In Britain it is estimated that the drug was responsible for the deaths of 2000 people. Oxford University were commisioned by Merck in order to find out if the Vioxx could help in the treatment of colon cancer, however those overseeing the drug trial, called 'Victor' - at Oxford University, never told the patients of the possible lethal consequences of taking the drug, which had already been clearly identified in the US.
Even MY life isn't worth that much!
thanks for bringing that to my attention ....
though I see your point.
The way I see it everyone has to earn a wage and it's perfectly acceptable to earn what you need to earn to get by and have a decent life.
However I don't think it's acceptable to make vast amounts of money that are considerably more than you need to live a decent life on out of working with sick people.
Consultants and Surgeon are a tricky one where they obviously make a fair bit of money more so than they need but they do work a huge amount of hours and study for years in exchage so it's arguably fair.
However heads of drug companies make millions of pounds out of sick people and I find that unacceptable personally.
wants to make money for its shareholders, I am not questioning the ethics of those actually working, the problem is that if individuals suffer because of the drugs that benefit most of the takers but seriously hurt a few, then it looks very ugly if anyone is not recompensed massivly whilst there is still enough to pay handsome dividends.......it also ewncourages company lawyers to try to avoid paying compensation......profit can sometimes lead to short cuts to be taken, unfortunately one would also need to consider, if a company produced a cheap cure all (hypothetical) ....ok a cheap easy to make drug that might ultimately put them out of business (maybe rendering another very profitable line irrelevant) then would the finance side of the pharma giant actually allow that to happen? wouldnt they just sit on it? I dont know? Im just saying that ultimately although the promise of huge bucks in profit attract huge investment it also is antagonistic to humans ultimate well being if it conflicts with profits.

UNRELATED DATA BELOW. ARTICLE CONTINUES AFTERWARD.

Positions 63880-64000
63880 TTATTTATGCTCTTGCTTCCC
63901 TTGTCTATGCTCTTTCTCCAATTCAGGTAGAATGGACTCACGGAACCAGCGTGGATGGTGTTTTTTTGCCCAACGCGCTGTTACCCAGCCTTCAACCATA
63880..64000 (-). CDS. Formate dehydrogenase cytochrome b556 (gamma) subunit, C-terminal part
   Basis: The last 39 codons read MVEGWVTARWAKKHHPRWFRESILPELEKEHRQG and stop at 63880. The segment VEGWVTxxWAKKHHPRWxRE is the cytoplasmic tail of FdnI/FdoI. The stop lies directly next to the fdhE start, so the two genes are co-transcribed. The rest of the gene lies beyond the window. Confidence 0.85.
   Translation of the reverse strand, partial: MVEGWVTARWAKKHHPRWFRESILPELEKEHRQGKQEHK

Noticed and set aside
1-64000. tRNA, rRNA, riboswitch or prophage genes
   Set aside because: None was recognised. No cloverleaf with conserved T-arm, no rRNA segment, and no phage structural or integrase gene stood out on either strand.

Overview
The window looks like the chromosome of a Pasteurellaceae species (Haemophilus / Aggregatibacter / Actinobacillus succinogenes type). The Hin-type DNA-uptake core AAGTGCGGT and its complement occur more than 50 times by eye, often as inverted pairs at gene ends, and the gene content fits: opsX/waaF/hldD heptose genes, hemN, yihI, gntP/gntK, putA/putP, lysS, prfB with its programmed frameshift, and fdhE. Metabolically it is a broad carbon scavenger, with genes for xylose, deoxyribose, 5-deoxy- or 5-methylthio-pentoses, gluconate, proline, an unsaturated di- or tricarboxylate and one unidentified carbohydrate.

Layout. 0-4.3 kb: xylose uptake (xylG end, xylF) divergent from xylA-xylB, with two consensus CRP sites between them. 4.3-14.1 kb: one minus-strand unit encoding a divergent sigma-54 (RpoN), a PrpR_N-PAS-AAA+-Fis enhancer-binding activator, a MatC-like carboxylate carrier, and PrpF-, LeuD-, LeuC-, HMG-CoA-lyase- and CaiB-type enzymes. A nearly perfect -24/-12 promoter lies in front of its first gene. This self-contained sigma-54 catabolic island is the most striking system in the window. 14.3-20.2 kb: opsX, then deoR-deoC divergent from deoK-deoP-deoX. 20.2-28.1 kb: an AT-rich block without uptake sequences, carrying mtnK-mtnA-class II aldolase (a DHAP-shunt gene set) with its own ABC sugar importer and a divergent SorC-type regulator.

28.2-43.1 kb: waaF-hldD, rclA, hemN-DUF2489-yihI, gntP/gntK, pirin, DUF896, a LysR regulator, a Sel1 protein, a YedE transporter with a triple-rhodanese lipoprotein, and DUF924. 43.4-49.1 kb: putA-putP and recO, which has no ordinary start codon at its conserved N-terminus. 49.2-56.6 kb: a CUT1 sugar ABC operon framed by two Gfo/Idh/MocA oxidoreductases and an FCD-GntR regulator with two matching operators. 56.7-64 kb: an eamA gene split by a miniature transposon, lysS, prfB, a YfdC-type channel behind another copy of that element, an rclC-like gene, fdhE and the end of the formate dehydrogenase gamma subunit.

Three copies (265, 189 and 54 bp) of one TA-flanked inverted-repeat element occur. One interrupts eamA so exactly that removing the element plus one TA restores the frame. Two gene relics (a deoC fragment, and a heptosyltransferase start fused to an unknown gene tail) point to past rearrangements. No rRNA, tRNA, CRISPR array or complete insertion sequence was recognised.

Also much of medicical expenditure is on a few things that are 'high profile' there are many low cost medical solutions that would ultimately save more/improve more lives per buck......of course the demographic of who would benefit would change, mainly towards the third world (I know some people dont like that term) and of course I am a hippocrit in the way nousername described previously, simply because I am a part of of the system, and of course I would want any treatment going to save my kids, (if it had been developed).
No one is perfect and I am not suggesting that pharma giants are all ultimately evil.....its just that since their business is to make money, neither are they altruistic
yes they are. You'll fit in fine there.
it's them or the IDF. Anything to piss you off, really
ha! so I was right...you were bragging about some job you've been offered. Am I right?
well, i wasn't so bragging ... publically grappling with my conscience, like